Forwarded Headers Example in Spring


When configuring one or more Spring Boot applications behind a netscaler, load balancer, or reverse proxy, it is possible that the URI’s presented at the browser level do not align with those which are being referenced within Spring.

In such a configuration, it is helpful to have the external URL. Take for example a situation in which you need to perform a redirect. Internally, Spring sees URL as /some-app/animals/cat and it may not align with the external URL /animals/cat. If you were to send an HTTP redirect to an internal URL such as /some-app/animals/cat it would return a 404 error.

Such a situation can arise not only with the URL, but even with SSL configurations where the address externally is configured with https:// vs http:// internally, or if internal and external port numbers do not match.

This is what the X-Forwarded headers intend to solve. They provide details on what the external URL is so we don’t have any problems sending redirects or performing any other action.

Here is a list of all the X-Forwarded headers that will be forwarded in Spring:

  • X-Forwarded-Host
  • X-Forwarded-Port
  • X-Forwarded-Proto
  • X-Forwarded-Prefix
  • X-Forwarded-Ssl
  • X-Forwarded-For

ForwardedHeaderFilter is now Deprecated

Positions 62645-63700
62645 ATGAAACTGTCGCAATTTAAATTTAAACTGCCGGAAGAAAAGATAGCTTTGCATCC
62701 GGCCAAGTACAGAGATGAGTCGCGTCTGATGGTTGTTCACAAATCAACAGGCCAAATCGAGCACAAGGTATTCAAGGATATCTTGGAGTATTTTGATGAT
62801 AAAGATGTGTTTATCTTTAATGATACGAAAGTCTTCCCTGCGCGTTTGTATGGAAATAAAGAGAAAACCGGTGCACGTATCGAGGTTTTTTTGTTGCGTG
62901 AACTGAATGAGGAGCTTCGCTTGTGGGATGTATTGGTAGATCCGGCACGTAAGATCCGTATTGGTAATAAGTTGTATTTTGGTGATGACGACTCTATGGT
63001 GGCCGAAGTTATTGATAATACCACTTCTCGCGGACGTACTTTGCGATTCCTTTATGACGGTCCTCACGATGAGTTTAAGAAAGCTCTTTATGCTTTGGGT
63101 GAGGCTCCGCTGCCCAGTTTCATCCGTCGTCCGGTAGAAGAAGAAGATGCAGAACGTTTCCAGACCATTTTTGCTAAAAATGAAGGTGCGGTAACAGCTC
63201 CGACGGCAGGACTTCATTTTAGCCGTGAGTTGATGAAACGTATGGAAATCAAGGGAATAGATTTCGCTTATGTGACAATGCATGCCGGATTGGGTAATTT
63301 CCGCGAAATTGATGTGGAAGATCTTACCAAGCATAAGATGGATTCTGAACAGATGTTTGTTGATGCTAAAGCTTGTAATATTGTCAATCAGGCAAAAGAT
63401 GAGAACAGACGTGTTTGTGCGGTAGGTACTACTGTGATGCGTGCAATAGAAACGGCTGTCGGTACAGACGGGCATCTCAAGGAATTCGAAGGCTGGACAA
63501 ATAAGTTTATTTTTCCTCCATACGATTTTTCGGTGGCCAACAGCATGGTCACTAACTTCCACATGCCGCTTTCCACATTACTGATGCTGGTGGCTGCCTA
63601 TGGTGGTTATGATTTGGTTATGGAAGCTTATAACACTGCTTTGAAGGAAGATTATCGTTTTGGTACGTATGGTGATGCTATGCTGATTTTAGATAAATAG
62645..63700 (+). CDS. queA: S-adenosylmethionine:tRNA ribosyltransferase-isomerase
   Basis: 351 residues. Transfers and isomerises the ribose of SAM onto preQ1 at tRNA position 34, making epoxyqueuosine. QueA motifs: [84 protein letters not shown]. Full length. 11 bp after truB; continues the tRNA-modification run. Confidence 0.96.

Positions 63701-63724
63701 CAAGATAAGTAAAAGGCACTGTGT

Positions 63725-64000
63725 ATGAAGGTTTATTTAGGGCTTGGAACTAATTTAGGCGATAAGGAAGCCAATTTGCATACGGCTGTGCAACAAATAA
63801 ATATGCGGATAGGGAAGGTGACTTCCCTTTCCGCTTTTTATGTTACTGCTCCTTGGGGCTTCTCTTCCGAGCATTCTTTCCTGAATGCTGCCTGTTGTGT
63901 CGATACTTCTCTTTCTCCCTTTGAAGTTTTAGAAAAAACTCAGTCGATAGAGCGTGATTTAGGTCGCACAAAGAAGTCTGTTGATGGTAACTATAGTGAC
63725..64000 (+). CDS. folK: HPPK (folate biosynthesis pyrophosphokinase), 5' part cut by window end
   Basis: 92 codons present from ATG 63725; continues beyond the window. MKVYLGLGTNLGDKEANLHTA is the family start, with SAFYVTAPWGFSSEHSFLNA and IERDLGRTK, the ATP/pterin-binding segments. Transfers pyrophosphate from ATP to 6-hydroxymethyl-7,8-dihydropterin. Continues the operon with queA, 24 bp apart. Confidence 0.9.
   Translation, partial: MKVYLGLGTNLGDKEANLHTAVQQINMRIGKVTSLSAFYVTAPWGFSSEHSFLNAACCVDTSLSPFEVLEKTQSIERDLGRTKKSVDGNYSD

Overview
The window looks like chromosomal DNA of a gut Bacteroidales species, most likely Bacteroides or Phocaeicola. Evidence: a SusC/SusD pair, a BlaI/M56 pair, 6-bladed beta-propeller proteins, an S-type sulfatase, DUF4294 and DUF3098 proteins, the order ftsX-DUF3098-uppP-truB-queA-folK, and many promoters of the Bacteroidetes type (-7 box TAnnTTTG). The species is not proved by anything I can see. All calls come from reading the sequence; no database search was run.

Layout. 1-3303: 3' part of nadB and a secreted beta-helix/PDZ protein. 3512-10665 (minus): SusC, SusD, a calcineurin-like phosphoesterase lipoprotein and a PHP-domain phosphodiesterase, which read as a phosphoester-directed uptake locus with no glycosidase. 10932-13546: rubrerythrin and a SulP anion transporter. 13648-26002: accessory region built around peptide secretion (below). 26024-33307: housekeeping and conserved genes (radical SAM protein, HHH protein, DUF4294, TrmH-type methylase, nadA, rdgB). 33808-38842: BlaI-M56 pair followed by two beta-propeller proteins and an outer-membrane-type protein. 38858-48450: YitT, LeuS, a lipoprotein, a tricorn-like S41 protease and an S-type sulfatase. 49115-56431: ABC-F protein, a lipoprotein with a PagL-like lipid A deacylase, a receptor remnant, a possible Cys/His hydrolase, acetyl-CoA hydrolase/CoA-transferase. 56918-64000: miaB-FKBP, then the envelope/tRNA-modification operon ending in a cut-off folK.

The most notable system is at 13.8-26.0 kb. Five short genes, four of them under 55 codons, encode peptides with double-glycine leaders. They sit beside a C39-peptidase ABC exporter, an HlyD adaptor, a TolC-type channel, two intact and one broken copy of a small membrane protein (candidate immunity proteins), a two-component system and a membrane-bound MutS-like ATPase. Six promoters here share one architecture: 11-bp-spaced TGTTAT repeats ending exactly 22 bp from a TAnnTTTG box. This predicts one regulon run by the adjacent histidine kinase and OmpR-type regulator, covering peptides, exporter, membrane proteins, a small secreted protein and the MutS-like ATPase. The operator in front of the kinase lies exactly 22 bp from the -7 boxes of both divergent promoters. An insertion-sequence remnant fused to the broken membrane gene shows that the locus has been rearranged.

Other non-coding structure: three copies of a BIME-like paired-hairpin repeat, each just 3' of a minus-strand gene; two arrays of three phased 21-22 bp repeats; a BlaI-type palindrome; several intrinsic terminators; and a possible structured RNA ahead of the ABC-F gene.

As of Spring Web 5.1, the ForwardedHeaderFilter has been deprecated in favor of the ForwardedHeaderTransformer. This is the conventional way of defining a (now deprecated) ForwardedHeaderFilter within Spring-Web using a FilterRegistrationBean:

public FilterRegistrationBean<ForwardedHeaderFilter> forwardedHeaderFilter() {
    FilterRegistrationBean<ForwardedHeaderFilter> bean = new FilterRegistrationBean<>();
    bean.setFilter(new ForwardedHeaderFilter();
    return bean;

New ForwardedHeaderTransformer Example

If you want your application container (WebSphere, WildFly, Netty, Tomcat, etc.) to automatically resolve x-fowarded headers, you don’t need to do anything, this is the default configuration and is equivalent to the following:


If you would like Spring to translate these headers, you can simply add the following line in your properties file and Spring will automatically configure a ForwardedHeaderTransformer bean for you.


Alternatively, you can define this bean yourself with the following:

public ForwardedHeaderTransformer forwardedHeaderTransformer() {
    return new ForwardedHeaderTransformer();

Stripping x-forwarded-for headers

If you wish to filter or have Spring automatically remove any incoming x-forwarded headers, you can register a ForwardedHeaderTransformer like so:

public ForwardedHeaderTransformer forwardedHeaderTransformer() {
    ForwardedHeaderTransformer transformer = new ForwardedHeaderTransformer();
    return transformer;